On June 9, 1898 with the Second Beijing Convention, the British were allowed to take control for 99 years of all three major regions of Hong Kong: the island of the same name, the Kowloon Peninsula and finally the northern island area of Hong Kong, known as the New Territories. Under the terms of the treaty, China would have regained control of its leased land only on 1st July 1997. For fifty years the British protectorate maintained a very different line from mainland China, which became a communist country in 1949. Over 100,000 Chinese found refuge in Hong Kong after Mao Tse-tung seized power and threatened all of his opponents; this wave allowed the city to expand and grow both economically and culturally. Beginning in the late 1970s, the UK and China began discussing the future of Hong Kong and in 1984, British Prime Minister Margaret Thatcher and Chinese Prime Minister Zhao Ziyang signed the Joint “Sino-Chinese Declaration British”, agreeing that China would give Hong Kong some political and social autonomy through the formula “one country, two systems” for a period of 50 years, granting it its own “mini-constitution” and certain democratic rights such as freedom of speech and the right of assembly. However, Hong Kong residents cannot elect their own leaders, but only a single CEO elected by an election committee of 1,200 members.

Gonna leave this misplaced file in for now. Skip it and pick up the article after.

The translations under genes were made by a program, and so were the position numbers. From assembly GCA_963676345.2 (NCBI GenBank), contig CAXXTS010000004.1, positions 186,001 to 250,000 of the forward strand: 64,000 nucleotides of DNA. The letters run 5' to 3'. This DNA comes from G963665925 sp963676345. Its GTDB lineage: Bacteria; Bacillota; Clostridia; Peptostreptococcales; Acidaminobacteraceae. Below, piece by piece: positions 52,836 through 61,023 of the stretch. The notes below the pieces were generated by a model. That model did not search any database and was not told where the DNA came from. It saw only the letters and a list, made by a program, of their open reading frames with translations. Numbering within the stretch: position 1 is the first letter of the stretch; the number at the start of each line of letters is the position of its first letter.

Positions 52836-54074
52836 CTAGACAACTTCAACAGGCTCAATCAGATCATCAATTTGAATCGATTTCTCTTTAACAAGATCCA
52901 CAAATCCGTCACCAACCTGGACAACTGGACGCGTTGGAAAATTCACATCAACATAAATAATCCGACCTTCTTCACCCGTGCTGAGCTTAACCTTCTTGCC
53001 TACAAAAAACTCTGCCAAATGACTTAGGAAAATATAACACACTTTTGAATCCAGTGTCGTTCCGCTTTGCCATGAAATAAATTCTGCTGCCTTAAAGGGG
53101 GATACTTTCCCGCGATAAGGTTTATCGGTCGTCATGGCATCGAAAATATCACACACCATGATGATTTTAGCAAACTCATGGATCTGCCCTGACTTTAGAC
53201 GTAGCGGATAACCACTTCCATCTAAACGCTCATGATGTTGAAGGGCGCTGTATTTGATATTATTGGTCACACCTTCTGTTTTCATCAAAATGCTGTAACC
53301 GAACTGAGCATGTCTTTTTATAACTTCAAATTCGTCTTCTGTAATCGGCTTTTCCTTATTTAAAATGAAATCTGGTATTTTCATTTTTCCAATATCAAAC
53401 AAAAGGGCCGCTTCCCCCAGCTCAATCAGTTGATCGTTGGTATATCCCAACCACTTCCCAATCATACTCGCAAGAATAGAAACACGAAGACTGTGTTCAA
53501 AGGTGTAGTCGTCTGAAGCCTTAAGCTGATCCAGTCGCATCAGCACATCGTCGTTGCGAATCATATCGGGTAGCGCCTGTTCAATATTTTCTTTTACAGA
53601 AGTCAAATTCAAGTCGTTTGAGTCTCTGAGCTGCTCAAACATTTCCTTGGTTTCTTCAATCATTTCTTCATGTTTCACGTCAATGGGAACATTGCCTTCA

In recent years however, the Beijing government has presented and approved a reform that, according to its representatives, should “simplify” the electoral system of the former British colony, but that in fact China wants to impose restrictions on the voting procedures of the Hong Kong Chief Executive, using a list of parliamentary members controlled by Beijing. Since 2014, this type of political manoeuvre has been repeatedly challenged, especially by the Umbrella movement, which already seven years ago loudly demanded more transparent elections for the city’s CEO. However despite this attempt, Protests against Chinese political infiltration are still ongoing.
WHEN TO GO
The best time to visit Hong Kong is from October to early December, when the weather is sunny, cool and pleasant. From late May to mid-September there are occasional typhoons and violent thunderstorms.
THE TOURIST VISA
Italian citizens can enter as tourists in Hong Kong without having to apply for a visa and can stay for a maximum of 90 days. Upon arrival at the border for the inspection of documents, it is sufficient to present the passport and the arrival card carefully completed to obtain a temporary visa that allows the stay.
HOW TO MOVE AROUND HONG KONG
Thanks to the efficiency of public transport, getting aroundHong Kong is quite easy. If you plan to use them often, then I recommend youbuy the Octopus, a prepaid rechargeable card that you can use with almost any means of transport (except taxis) and in convenience stores such as 7-11. You can pick up your card at the airport at the MTR shop and once you own the Octopus, you won’t need to buy a ticket every time you travel. Just pass the card over the player from the entrance and you’re good to go. Travel rates are also slightly lower if you own the Octopus Card and even if the discount per ride is not much, you can save some money that will come in handy in other purchases.